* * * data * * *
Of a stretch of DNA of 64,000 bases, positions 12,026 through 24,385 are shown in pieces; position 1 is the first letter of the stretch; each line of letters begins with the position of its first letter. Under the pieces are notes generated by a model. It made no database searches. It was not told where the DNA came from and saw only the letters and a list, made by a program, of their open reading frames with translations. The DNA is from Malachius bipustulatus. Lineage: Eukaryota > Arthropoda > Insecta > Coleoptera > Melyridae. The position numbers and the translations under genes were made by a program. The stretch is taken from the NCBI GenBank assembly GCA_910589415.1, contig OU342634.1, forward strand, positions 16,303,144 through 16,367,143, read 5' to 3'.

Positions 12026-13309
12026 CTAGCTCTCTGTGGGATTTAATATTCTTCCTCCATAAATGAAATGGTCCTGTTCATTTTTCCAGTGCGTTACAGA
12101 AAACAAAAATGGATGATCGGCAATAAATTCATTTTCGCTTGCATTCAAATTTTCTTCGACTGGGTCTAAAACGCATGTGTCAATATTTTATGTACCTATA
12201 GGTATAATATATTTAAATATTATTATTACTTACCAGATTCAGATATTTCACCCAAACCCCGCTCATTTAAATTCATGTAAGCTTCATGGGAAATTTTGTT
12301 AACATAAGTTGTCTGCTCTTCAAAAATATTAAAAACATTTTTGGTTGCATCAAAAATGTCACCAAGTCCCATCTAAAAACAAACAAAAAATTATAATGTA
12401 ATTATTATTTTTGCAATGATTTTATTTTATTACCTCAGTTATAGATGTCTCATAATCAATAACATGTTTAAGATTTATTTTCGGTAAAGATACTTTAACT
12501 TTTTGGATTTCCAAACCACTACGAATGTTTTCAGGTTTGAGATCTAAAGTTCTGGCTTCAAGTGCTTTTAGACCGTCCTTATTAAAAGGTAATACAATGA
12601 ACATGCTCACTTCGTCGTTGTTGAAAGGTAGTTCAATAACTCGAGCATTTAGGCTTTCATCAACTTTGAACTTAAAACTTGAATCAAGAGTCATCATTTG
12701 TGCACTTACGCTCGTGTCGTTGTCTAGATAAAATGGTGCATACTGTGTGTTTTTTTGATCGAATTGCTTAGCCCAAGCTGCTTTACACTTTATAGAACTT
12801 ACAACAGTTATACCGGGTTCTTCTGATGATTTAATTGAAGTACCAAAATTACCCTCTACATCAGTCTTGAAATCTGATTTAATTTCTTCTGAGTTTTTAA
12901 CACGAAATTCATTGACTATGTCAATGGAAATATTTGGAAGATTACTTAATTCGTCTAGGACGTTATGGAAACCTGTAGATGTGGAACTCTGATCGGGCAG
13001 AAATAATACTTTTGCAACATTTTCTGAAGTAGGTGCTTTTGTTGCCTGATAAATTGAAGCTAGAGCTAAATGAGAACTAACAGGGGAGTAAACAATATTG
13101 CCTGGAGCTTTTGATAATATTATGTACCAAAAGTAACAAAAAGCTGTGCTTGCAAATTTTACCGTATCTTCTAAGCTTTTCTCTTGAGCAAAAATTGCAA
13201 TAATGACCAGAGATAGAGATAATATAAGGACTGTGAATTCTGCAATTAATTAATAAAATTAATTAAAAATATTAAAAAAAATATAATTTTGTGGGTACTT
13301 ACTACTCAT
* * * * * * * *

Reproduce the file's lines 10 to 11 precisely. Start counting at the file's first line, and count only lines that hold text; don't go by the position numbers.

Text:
12701 TGCACTTACGCTCGTGTCGTTGTCTAGATAAAATGGTGCATACTGTGTGTTTTTTTGATCGAATTGCTTAGCCCAAGCTGCTTTACACTTTATAGAACTT
12801 ACAACAGTTATACCGGGTTCTTCTGATGATTTAATTGAAGTACCAAAATTACCCTCTACATCAGTCTTGAAATCTGATTTAATTTCTTCTGAGTTTTTAA